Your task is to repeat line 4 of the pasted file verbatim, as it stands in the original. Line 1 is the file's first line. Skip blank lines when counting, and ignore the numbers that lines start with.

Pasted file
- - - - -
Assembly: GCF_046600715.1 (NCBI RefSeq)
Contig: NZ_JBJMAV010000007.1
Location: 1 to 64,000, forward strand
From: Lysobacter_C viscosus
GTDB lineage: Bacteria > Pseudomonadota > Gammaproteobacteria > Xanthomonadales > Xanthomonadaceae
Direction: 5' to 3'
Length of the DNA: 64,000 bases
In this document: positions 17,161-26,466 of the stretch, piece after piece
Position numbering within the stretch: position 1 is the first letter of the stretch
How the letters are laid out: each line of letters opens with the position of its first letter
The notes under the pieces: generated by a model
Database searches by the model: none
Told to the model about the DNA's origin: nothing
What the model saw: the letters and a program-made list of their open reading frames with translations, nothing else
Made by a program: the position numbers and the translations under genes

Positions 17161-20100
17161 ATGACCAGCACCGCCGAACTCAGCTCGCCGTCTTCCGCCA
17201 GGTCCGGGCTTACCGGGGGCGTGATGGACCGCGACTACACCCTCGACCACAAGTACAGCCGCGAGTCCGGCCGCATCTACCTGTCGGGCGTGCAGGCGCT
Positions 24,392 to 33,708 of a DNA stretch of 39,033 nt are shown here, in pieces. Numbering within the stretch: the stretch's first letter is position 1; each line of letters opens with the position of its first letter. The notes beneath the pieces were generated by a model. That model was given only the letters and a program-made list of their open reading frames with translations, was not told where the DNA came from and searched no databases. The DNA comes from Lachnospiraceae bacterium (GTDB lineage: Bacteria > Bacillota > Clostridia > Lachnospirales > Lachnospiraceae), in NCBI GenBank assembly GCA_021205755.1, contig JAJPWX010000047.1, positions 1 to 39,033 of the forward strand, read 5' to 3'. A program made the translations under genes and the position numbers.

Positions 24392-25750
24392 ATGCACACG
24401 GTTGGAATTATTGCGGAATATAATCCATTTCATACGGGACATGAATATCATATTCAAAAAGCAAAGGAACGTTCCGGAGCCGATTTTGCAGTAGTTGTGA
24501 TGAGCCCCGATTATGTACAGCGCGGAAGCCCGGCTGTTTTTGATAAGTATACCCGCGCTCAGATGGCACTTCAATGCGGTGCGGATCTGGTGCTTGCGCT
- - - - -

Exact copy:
From: Lysobacter_C viscosus